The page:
Working Hypothesis: Within the population that is attracted to a scientific discovery game, we will identify a sub-population of players that are either knowledgeable (e.g. cancer researchers) or are intelligent and dedicated enough to become knowledgeable (e.g. patient advocates). We can identify such expertise based on actions taken in the game and provide these special players with access to expert-level tools that will allow them to compose, test and share the hypotheses that we seek to collect.

This work will produce and validate a new process for organizing large communities of volunteer knowledge workers. Using this framework, which alone will be valuable as a reusable methodology, we expect to generate novel prognostic signatures with both good predictive performance and greater biological relevance than those that currently exist. These signatures will stand to improve the state of the art in breast cancer prognosis and thereby improve treatment efficacy. In addition, the framework can be re-used to develop predictive signatures of drug response and other complex phenotypes.

Significance. Many studies attempt to use genomic information to predict progression and treatment response for cancers and other complex diseases. Such predictors are of interest because, if sufficiently accurate, they could be used to personalize therapy and to cast insights into the molecular underpinnings of disease. Despite extended and intense research in a variety of areas, there are few clinically useful genomic predictors. Of the few that exist, the Oncotype DX® predictor for breast cancer prognosis is among the most widely used [1]. However, its effective application is limited to ER-positive, lymph node-negative tumors, and research into the development of more accurate prognostic predictors across all the subtypes remains highly active [2]. As a case in point, in the summer of 2012, ten years after the first major attempts to produce genomic predictors of breast cancer prognosis [3], SAGE Bionetworks launched a large-scale public contest to spur research in this area because suitably accurate predictors still had not been found [4]. Though there has unquestionably been progress in the past decade, it has been incremental at best.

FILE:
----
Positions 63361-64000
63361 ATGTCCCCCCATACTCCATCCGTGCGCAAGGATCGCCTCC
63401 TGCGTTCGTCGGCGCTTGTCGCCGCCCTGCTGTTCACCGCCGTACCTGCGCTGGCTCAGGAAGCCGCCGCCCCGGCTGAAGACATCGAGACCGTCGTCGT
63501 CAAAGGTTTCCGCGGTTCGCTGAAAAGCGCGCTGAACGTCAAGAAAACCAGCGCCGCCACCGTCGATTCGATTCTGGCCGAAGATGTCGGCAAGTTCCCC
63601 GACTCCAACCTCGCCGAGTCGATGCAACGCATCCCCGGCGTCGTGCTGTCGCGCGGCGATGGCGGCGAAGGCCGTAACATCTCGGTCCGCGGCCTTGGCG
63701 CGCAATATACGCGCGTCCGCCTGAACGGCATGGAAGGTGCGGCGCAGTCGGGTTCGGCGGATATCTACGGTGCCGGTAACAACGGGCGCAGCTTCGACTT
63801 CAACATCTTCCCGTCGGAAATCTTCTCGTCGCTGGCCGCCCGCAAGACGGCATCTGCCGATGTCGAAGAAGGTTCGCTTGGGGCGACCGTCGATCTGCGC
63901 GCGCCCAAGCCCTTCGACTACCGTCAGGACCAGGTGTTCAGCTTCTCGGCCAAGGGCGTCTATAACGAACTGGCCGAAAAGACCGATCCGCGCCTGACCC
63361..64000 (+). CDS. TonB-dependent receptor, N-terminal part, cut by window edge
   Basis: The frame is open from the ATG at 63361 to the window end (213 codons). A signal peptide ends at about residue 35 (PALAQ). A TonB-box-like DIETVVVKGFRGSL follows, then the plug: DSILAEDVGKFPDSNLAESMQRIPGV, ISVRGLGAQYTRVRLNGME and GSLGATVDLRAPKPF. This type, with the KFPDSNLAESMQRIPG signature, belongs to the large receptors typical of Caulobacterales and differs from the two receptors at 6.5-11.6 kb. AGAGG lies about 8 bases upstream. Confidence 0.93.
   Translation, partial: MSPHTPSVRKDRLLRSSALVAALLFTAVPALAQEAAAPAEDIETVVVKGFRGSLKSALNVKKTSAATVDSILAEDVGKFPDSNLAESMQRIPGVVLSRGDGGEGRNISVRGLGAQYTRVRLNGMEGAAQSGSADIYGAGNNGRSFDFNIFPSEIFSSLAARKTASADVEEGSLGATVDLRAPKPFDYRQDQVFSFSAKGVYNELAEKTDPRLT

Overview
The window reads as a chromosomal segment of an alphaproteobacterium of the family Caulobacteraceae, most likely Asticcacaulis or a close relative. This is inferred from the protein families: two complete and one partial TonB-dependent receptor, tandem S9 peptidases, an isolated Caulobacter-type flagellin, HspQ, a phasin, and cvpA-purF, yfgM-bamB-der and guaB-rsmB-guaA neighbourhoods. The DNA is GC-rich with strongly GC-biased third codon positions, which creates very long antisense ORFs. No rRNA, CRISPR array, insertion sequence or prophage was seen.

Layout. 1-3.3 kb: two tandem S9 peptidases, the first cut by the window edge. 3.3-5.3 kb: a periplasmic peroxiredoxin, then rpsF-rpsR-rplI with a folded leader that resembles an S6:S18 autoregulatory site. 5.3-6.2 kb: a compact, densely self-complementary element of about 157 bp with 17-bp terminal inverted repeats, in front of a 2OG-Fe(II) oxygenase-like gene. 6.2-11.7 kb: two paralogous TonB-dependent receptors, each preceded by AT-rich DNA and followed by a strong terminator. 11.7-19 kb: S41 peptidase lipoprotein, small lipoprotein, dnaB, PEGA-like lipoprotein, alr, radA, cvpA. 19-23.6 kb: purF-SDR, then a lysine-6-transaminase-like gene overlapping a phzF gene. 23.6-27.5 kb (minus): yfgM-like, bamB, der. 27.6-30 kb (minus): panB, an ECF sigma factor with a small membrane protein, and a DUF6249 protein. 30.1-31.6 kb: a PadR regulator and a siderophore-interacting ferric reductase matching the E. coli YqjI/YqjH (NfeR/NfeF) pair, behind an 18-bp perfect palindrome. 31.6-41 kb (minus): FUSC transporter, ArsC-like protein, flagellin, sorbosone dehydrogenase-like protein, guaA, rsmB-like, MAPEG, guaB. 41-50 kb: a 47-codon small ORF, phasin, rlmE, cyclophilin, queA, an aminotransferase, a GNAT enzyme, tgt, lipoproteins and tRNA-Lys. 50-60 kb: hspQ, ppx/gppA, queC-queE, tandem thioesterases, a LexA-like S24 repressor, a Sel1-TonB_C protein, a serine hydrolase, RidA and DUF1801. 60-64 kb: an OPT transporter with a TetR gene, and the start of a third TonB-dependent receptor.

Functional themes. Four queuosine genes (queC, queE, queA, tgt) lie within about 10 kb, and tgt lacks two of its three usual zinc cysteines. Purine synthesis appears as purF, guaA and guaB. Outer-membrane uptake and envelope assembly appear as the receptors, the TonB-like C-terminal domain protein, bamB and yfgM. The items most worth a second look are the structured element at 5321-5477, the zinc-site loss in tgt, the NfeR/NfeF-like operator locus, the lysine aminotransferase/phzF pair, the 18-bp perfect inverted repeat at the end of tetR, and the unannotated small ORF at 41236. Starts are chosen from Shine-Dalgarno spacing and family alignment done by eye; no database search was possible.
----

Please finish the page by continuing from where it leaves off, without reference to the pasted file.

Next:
We suggest that a fundamentally new methodology is needed to make significant strides on this difficult problem. In this proposal, we introduce a new approach that taps into the massive reservoir of biological knowledge currently trapped in unstructured text and in the minds of scientists. Since 2000, more than 160,000 publications related to breast cancer have been added to PubMed ( Our approach provides a new mechanism for marshaling this knowledge for the purpose of building better predictors. If successful, it will produce a new collection of more accurate, more interpretable predictors of breast cancer progression. These findings would be significant for the following reasons.

  1. More accurate prognoses can be used to more effectively personalize treatment.
  2. More interpretable predictors improve approval chances for clinical tests and inspire further research.
  3. Many similarly structured problems could be addressed using the proposed approach.

Innovation. While many variations exist, the standard paradigm for translating high throughput experimental data (e.g. whole genome RNA expression profiles) into predictors of disease progression follows this basic pattern: (1) assemble a discovery/training dataset, (2) rank attributes according to some univariate statistic, (3) filter all but the top N attributes arbitrarily, (4) select a classification algorithm, (5) evaluate performance in cross-validation experiments and on external test datasets. Emphasis is placed on single-dataset analysis and pre-existing biological knowledge is only considered post hoc. The predictors generated with this approach consistently have problems in secondary and tertiary validation studies and in the stability of the genes selected using different training datasets [5]. Recently, methods driven by structured prior knowledge in the form of protein-protein interaction networks [6, 7], pathway databases [8, 9] and information gathered from pan-cancer datasets [10, 11] have been introduced. These methods guide the search for predictive gene sets towards cohesive groups related to each other and to the predicted phenotype through biological mechanism. In doing so, they have improved the stability of the gene selection process and the biological relevance of the identified signatures. These techniques hint at the potential of strategies that marry a top- down approach based on established knowledge with a bottom-up approach based directly on experimental data, but they have not yet produced substantially greater accuracy than other approaches. We contend that this is due in part to the lack of relevant structured knowledge to compute with. The proposed research seeks to provide a new mechanism to rapidly and inexpensively capture targeted biological knowledge that can be used directly to improve the inference of genomic predictors. This innovative approach opens up access to knowledge not currently represented in any structured database and offers a high-throughput mechanism to apply human reasoning to the predictor inference challenge.